Chapter Building Blocks: Mentoring and Networking

Get more out of AAPC local chapter meetings than CEUs.

By Angela Clements, CPC, CEMC, COSC
I am an advocate for AAPC local chapters and here’s why:
I attended my first local chapter meeting while in college. My coding class was at night, and once a month it occurred on the same day that the New Orleans local chapter held their meetings. My teacher (advisor) attended these meetings and encouraged me and my fellow classmates to become AAPC members and attend chapter meetings, as well. I did, and that’s where I learned the importance of mentoring and networking.
The Meaning of Mentorship
To realize the benefits of mentorship, you must first look at its core meaning:
Mentorship is a personal developmental relationship in which a more experienced or more knowledgeable person helps to guide a less experienced or less knowledgeable person. True mentoring is more than just answering occasional questions.1
Note the word “relationship” in this definition. A true mentorship requires a connection between two people. That’s where the importance of attending local chapter meetings comes into play. Members who attend chapter meetings on a regular basis develop true relationships.
Realize the Importance of Mentoring
When you are fresh out of school with no coding experience, you are excited about earning your Certified Professional Coding (CPC®) or Certified Professional Coding–Apprentice (CPC-A®) credential and you cannot wait to start working. That excitement quickly fades, however, if no one will hire you due to lack of experience. Many new coders attend meetings every month hoping to speak with someone who can offer them encouragement and advice.
Mentoring Relies on Experienced Coders
If you are a seasoned coder, you are instrumental in the development of new coders in this profession and your attendance is essential at chapter meetings. It’s not about what you can get out of meetings; it’s about what you can offer your chapter and its members. At the very least, you can offer the wisdom of your successes and your failures.
Sometimes my favorite part of the day is when I bounce information off fellow coders while deciphering a difficult case or determining how to code a new procedure. It’s a great feeling to know I am not alone, spinning my wheels.
My mentor was my college advisor. She guided me through the education process and, 15 years later, she still encourages me, congratulates me, guides me, listens to me, and offers assistance. She is someone in the coding profession who I know I can always count on when I need advice. I am indebted to her for my professional success. Although there are many others who have fostered my growth, she was my initial contact and remains a constant mentor.
The Meaning of Networking
Now let’s look at the definition of “networking”:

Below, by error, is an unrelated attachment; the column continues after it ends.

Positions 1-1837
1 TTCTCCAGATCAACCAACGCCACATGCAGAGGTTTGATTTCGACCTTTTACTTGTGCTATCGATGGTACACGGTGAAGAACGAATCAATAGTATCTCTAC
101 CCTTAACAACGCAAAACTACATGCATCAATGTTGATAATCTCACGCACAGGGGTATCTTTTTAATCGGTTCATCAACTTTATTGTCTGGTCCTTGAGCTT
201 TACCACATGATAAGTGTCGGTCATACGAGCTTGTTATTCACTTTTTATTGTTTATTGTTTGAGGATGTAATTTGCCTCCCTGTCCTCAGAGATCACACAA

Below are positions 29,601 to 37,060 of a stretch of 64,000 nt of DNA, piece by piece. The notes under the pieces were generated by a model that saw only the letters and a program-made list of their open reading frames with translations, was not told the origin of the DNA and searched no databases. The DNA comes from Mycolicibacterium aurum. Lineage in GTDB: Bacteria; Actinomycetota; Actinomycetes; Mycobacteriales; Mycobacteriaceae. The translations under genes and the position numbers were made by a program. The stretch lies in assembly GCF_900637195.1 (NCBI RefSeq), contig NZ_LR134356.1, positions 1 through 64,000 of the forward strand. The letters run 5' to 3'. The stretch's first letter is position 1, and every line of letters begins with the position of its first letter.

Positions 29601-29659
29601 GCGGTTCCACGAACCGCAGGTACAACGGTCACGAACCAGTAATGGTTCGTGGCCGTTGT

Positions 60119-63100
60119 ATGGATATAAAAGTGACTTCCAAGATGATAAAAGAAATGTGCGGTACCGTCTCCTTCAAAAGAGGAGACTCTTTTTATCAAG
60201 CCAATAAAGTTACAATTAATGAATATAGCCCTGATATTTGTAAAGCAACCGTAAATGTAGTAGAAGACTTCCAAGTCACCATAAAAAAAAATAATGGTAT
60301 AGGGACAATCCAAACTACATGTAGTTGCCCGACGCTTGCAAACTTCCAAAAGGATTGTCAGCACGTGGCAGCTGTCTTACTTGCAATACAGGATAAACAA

Networking is the exchange of information or services among individuals, groups, or institutions; specifically: the cultivation of productive relationships for employment or business.2
There’s that word again: “relationship.” Establishing relationships isn’t easy even in the best of circumstances, but it’s nearly impossible if you’re a remote coder. Without face-to-face interaction with co-workers on a daily basis, it’s vital that you have a network of peers who you can contact for guidance or advice. Once again, local chapter meetings are the best place to establish contacts and to build a solid network.
Realize the Importance of Networking
Networking involves making connections with those who can help you with a difficult case or with whom you can share your successes. Networking not only benefits the individuals involved, but also the organization to which they belong.
According to Adam Small, founder of the Strategic Business Network, “NETWORKING is the single most powerful marketing tactic to accelerate and sustain success for any individual or organization!”
Step Up to the Challenge
Most chapters meet for a couple of hours, once a month. That’s a small investment to foster growth in others, as well as yourself. I’d call that a profitable return! Think of the people you will meet, the friendships you will form, and the information you will obtain to assist with your personal and professional growth—that which you can use to nurture growth in others.
Seasoned coders: Become a resource for up-and-coming coders. Make others fall in love with coding and become as passionate as you are about it. Attend your next local chapter meeting, and make a world of difference in someone’s life.
Angela Clements, CPC, CEMC, COSC, is an internal consultant in the Coding and Education Department at Ochsner Health Systems in New Orleans, with 15 years of healthcare experience in multi-specialty. She is a member of the AAPC National Advisory Board for Region 5 and member development officer of the Covington, La., local chapter.

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Renee Dustman, BS, AAPC MACRA Proficient, is managing editor - content & editorial at AAPC. She holds a Bachelor of Science degree in Media Communications - Journalism. Renee has more than 20 years experience in journalistic reporting, print production, graphic design, and content management. Follow her on Twitter @dustman_aapc.

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